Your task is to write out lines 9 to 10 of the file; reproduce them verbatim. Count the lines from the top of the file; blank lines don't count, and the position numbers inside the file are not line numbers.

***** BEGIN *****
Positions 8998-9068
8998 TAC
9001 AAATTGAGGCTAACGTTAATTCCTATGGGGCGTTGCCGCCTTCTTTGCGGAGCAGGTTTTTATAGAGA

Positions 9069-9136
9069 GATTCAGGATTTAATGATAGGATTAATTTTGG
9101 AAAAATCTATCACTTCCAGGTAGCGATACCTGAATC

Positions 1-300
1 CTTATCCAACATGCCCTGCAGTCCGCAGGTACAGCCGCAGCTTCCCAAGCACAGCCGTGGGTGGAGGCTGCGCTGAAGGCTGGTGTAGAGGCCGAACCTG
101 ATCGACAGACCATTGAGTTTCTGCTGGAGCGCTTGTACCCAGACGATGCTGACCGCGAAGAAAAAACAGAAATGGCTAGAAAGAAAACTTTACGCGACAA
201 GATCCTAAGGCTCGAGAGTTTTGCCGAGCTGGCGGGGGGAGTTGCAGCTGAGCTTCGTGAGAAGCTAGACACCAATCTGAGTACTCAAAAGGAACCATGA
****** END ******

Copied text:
101 ATCGACAGACCATTGAGTTTCTGCTGGAGCGCTTGTACCCAGACGATGCTGACCGCGAAGAAAAAACAGAAATGGCTAGAAAGAAAACTTTACGCGACAA
201 GATCCTAAGGCTCGAGAGTTTTGCCGAGCTGGCGGGGGGAGTTGCAGCTGAGCTTCGTGAGAAGCTAGACACCAATCTGAGTACTCAAAAGGAACCATGA